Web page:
Published today, the report highlights ‘shortcomings in Ofsted’s performance’, including failing to complete fewer inspections than planned, not meeting its targets for how often schools should be inspected, and leaving schools longer between inspections.
The Public Accounts Committee (PAC) claims that Ofsted incorrectly reported to Parliament it had met the statutory target for re-inspecting schools every five years.
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With one-day inspections of ‘good’ schools and the exemption of ‘outstanding’ schools from routine inspection, the Committee accuses Ofsted of not providing the level of independent assurance about the quality of education schools and parents need. It says some outstanding schools have not been inspected for six years or more.
However, Ofsted's chief inspector Amanda Spielman said she was confident that inspections provide parents, schools and the Government with the assurance they need about school standards (see full response below).
Within the report, the cross-party group of MPs go on to express disappointment that the chief inspector ‘seems reluctant to offer her views about wider issues affecting the school system'.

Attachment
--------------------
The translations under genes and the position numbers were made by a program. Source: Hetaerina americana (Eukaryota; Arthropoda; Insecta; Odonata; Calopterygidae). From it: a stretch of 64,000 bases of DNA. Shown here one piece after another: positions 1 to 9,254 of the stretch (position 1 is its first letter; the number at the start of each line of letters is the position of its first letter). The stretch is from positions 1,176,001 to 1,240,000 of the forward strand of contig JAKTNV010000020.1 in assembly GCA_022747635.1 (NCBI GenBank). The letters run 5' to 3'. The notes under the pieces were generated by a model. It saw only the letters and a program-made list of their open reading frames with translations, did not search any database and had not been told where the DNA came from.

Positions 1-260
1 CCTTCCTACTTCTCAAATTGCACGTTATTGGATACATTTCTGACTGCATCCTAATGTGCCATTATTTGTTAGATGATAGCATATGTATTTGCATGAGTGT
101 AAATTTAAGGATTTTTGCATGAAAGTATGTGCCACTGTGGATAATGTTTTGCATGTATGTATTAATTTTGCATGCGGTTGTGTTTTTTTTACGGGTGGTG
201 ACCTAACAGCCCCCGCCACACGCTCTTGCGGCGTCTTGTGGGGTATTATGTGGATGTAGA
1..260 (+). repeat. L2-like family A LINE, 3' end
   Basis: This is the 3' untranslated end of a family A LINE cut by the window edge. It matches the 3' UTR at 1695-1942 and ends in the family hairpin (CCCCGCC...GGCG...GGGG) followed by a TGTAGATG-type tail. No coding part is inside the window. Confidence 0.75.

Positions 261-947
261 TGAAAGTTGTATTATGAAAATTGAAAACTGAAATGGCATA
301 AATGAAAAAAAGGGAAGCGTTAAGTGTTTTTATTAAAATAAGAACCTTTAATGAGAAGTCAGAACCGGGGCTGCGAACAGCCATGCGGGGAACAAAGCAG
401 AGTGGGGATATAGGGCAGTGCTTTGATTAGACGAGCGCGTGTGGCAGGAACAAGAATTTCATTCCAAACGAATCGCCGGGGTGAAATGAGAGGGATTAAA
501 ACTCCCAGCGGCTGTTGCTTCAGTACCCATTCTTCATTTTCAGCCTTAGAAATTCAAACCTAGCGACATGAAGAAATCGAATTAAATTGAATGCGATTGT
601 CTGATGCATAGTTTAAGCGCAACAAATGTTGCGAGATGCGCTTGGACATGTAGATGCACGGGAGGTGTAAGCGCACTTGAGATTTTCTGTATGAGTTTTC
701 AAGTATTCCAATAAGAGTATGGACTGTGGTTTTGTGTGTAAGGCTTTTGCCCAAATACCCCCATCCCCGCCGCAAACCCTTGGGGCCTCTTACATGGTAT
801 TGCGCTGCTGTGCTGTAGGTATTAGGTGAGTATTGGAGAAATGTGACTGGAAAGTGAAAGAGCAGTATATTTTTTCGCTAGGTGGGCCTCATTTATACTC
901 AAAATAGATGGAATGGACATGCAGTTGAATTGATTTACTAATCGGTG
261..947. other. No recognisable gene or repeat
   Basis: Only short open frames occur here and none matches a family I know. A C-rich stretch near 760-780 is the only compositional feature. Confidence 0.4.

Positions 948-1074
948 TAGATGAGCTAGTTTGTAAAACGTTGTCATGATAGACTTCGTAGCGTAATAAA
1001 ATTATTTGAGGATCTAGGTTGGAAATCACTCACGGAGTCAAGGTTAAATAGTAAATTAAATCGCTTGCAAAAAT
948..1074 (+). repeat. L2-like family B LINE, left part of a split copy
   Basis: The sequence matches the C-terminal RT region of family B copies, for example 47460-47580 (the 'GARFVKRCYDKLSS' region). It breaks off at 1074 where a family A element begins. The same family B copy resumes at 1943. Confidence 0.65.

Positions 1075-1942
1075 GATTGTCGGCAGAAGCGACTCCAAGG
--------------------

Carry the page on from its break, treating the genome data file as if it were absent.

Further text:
They also argue that the Department for Education needs to be clearer about what the purpose of inspection is and where responsibility for improving underperforming schools lies.
The report makes a number of other recommendations, including:
- The Department for Education to make clear where responsibility for school improvement lies, as part of its review of accountability.
- Ofsted reporting annually to Parliament detailing how many schools have not been inspected within the statutory target and the reasons why.
- The Department for Education (DfE) to re-examine the rationale for exempting schools graded outstanding from routine re-inspection, and to report back to the Committee in December.
- Ofsted and the DfE to review whether the short inspection model provides sufficient, meaningful assurance about schools’ effectiveness, as well as evaluate the costs and benefits of alternative approaches, including carrying out more full inspections.
- Ofsted writing a letter to the Committee in April 2019 with an update on the gap between the numbers of inspectors employed and budgeted for, and the turnover rate.
- Consideration by Ofsted to open up its training to headteachers and deputies working in schools graded as requires improvement and inadequate so these schools can benefit in the same way as schools that are performing well.
The Committee wants the DfE and Ofsted to report back in December with its findings.